2005-07-30 / Chicago Tribune / Michael Cameron
Visitors disrupt season’s languor
Australian players make Bach theirs
Classical music lovers adjust their listening in the summer. The process becomes casual, as outdoor events predominate and local orchestras make do with reduced rehearsal schedules. So, it falls on touring groups such as the Australian Chamber Orchestra to remind us of the vivid music that can happen when time is available to work out a detailed performance strategy.
Thursday’s varied program at Ravinia’s Martin Theater was notable for its high drama and its interpretative minutia, sometimes to a fault.
Bach’s works leave many details up to the performer, and the group’s director and lead violinist, Richard Tognetti, took full advantage of the opportunity. He put a personal stamp on the scores of the master’s two most beloved keyboard concertos.
The tempos didn’t deviate from the norm, and Tognetti and pianist Angela Hewitt did not stretch notes excessively. Rather, highly detailed phrasing was superimposed, as if Tognetti were determined that these familiar tunes would sound fresh, whatever the cost.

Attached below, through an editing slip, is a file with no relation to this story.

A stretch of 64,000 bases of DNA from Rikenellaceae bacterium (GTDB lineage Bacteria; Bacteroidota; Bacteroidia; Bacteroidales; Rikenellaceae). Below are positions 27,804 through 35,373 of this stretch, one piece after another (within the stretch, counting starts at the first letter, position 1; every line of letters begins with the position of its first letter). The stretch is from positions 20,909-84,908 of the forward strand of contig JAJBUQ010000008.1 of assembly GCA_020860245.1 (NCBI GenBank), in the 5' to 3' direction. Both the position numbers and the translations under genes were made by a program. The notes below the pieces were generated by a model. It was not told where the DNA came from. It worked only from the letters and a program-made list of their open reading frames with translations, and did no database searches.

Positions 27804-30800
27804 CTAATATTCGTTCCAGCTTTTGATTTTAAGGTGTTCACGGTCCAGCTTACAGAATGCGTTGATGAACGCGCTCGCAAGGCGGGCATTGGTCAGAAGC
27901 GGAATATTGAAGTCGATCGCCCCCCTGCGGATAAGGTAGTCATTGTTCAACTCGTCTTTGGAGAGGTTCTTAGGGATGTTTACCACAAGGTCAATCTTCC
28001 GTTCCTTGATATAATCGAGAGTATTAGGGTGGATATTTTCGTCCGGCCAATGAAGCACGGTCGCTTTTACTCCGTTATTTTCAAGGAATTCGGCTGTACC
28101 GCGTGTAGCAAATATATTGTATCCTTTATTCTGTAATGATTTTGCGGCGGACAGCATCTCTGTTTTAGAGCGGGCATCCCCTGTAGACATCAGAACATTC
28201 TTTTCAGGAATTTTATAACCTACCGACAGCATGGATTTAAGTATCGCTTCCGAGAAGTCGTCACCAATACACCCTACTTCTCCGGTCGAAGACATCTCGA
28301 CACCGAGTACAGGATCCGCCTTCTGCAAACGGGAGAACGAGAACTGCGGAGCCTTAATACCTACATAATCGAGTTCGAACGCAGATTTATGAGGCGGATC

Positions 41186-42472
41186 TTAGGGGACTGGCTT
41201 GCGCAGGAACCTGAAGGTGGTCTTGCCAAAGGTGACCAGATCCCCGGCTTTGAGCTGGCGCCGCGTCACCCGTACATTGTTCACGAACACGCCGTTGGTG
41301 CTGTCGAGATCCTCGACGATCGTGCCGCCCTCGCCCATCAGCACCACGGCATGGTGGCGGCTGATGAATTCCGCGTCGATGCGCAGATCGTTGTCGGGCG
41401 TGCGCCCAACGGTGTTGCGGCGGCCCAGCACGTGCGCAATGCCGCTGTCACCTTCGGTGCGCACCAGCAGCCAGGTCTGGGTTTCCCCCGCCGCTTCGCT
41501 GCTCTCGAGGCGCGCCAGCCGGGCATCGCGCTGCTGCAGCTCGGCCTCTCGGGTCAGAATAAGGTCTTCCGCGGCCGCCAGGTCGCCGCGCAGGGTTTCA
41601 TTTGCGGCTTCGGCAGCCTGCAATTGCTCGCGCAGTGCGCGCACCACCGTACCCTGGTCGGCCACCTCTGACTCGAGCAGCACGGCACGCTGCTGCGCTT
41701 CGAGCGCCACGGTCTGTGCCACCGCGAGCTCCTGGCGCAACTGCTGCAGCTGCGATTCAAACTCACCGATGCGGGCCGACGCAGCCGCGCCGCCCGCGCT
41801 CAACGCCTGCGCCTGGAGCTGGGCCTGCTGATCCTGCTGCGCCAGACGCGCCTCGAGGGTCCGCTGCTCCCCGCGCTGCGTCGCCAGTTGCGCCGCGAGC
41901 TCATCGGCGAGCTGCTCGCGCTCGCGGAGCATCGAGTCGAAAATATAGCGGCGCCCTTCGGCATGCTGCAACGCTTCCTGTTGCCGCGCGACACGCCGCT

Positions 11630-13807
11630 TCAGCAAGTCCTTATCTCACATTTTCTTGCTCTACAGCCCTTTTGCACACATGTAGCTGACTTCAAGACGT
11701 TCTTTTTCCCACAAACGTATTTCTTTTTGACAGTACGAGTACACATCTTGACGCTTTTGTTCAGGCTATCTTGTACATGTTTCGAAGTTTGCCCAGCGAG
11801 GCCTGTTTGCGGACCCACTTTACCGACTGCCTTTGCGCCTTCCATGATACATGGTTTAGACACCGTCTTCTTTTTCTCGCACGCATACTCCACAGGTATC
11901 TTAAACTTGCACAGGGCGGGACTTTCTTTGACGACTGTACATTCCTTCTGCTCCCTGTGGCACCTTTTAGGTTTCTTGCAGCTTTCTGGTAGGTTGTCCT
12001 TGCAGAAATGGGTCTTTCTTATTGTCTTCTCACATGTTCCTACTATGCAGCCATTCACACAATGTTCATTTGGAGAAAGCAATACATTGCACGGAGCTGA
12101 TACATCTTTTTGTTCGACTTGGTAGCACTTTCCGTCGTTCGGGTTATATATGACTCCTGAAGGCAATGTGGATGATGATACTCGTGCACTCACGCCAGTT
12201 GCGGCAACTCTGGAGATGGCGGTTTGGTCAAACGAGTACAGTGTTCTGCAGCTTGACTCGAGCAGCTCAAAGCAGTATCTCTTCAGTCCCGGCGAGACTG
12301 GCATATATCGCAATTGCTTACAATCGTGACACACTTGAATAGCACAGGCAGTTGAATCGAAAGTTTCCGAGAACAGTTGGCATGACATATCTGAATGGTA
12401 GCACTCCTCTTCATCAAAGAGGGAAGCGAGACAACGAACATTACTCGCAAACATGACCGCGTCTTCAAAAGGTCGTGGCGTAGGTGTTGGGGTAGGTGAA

The running orchestral passages of the D Major Concerto undulated with exaggerated swells, distracting attention from Hewitt. Her reading was elegantly expressive, and flowed with more natural contours than the accompanying strings.
The Canadian pianist imbued the second movement with grace and delicacyIn the G Minor Concerto, the slow movement was again a delight, as subtle disparities in phrasing were a refreshing departure from the strict unanimity of ensemble elsewhere.
It takes a certain chutzpah to reorchestrate a work of perhaps the greatest orchestrator in Western music. Tognetti did just that with his arrangement for string orchestra of Ravel’s String Quartet in F Major. Tognetti’s version includes frequent passages for soloists, including the opening bars, which retain the original solo foursome.
In other spots, Ravel’s transparency is missed, and one can’t help wondering what magic the composer would have wrought had he tackled the assignment himself.
An arrangement of a late Brahms organ chorale prelude, O Gott, du frommer Gott,” was a curious hybrid, a solemn and pious chorale — often delivered by the strings in its original guise with a pure vibrato-less sonority — dressed up in surging, voluptuous Romantic garb.
A single movement from Australian composer Carl Vine’s “Smith’s Alchemy” sported the angularity and rustic pungency of Bartok but pumped up with high-octane percussive drive.”